Envy and Property Rights

Some African communities do recognize the idea of private property rights, at least for men. A man living in a nation like Malawi may own a piece of land where he may grow crops and build a house for his family. As long as he is alive, his closest male relatives will respect his property rights. However, should he pass away before his eldest son reaches the local age of manhood, his closest male relatives of his generation will assert property rights over his home and land, including evicting the widow and her children.

Private groups from overseas have periodically donated agricultural tools to small landowners in the developing world who recognized the concept of property rights. The hand tools increased productivity and the small farmers had more to sell at harvest time, sometimes using the extra income to buy additional land and to later buy animal-powered tools that further helped increase output. But their success can often breed envy, sometimes from within their own tribal group, or from members of another tribe. In some cases, a donation of food to fellow citizens eases the discontent.

Differences in agricultural productivity between groups that uphold communal property rights and groups that uphold private property rights have given rise to ethnic tensions in several regions of Africa. The genocide in Rwanda began when opportunistic community leaders and politicians began accusing the more productive tribe of somehow cheating the less productive tribe. There was ethnic unrest between two tribes in Kenya, partially the result of members of one tribe being more productive than members of another tribe. The more productive tribe was alleged to have had some unfair advantage over the less productive tribe.

Foreign Aid and Secession

Much of South America speaks Spanish and evolved from Spanish colonialism. Little ethnic tension prevails within national boundaries, the result of Spanish colonials having developed family connections with the local indigenous people. African national boundaries originate from the colonial era, forcing multiple tribes to live inside invented individual nations. Secession from colonial boundaries may lead to future domestic peace, in southern Sudan for example. However, the idea of self-determination through secession from colonial boundaries and the emergence of smaller nations across Africa and elsewhere internationally has little support among foreign aid donor nations, or among other nations either.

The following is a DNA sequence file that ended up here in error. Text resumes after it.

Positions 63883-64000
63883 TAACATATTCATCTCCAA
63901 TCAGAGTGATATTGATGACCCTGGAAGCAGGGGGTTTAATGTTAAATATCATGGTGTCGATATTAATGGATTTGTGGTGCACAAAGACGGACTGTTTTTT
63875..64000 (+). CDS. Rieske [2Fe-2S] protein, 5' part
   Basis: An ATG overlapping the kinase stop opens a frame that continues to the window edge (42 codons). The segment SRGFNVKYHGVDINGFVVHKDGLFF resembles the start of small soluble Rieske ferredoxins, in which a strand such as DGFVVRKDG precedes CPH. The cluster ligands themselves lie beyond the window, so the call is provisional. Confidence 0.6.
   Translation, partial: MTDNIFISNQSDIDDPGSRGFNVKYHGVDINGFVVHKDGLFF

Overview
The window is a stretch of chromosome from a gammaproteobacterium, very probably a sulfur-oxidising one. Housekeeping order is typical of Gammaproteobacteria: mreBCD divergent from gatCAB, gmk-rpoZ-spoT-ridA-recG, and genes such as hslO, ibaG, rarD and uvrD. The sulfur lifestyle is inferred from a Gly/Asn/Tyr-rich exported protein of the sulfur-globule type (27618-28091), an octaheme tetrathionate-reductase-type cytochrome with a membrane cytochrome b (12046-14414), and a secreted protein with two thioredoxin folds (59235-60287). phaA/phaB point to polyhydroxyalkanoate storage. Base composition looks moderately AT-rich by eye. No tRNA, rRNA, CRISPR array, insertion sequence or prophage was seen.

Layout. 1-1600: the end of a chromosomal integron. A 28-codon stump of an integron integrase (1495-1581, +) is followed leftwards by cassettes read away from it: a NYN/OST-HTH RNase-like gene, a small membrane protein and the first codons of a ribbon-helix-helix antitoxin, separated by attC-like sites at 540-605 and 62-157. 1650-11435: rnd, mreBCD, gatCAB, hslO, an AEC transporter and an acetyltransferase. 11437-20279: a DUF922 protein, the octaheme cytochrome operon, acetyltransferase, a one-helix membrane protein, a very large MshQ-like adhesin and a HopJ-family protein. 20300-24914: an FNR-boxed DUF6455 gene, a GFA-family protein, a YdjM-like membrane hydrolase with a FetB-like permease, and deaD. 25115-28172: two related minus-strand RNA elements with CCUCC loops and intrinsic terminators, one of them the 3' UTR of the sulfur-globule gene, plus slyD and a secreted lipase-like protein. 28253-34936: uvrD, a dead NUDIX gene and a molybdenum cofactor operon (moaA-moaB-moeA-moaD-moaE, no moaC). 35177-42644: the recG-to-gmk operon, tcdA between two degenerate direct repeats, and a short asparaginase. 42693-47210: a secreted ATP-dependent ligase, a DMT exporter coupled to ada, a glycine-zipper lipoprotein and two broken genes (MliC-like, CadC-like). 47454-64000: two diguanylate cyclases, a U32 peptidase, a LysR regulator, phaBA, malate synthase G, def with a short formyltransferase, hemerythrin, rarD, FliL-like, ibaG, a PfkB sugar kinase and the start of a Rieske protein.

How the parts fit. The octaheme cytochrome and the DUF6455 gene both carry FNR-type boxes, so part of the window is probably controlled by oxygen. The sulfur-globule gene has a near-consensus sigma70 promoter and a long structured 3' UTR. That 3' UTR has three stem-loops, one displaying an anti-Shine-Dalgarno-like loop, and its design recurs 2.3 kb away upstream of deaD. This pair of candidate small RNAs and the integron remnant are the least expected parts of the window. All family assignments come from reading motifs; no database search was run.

Several African editors and intellectuals have condemned government-to-government foreign aid as being unproductive, serving as a means by which foreign donor governments acquire political influence within local governments. It can be a means by which a donor government opens markets for products from politically favoured industries. World economic conditions forced the UK government to curtail foreign aid to some African nations, perhaps the beginning of a trend that may spread to include other donor nations. A curtailing of foreign aid combined with the precedent in southern Sudan could encourage secession discussions across the developing world.


Harry Valentine is a free-marketeer living in Eastern Ontario.


From the same author

Forcible Coercion and Socialized Medicine
(no 319 – February 15, 2014)

Seeking Privacy in an Age of Increased Eavesdropping
(no 319 – February 15, 2014)

Subsidy-Free City Passenger Transportation Services in the Developing World
(no 318 – January 15, 2014)

Cape Town's District Six: People's Survival and Progress in a Politically Oppressed Community
(no 318 – January 15, 2014)

Welfare, Education, and the Appeal of Gangs in American Cities
(no 317 – December 15, 2013)



First written appearance of the word 'liberty,' circa 2300 B.C.


Le Québécois Libre Promoting individual liberty, free markets and voluntary cooperation since 1998.


Current Issue | Other articles by Harry Valentine | Comments? Questions? | Index No 320
QL Archives | Search QL | Subscribe | What is libertarianism? | Who are we? | Reprint Policy | QL on Facebook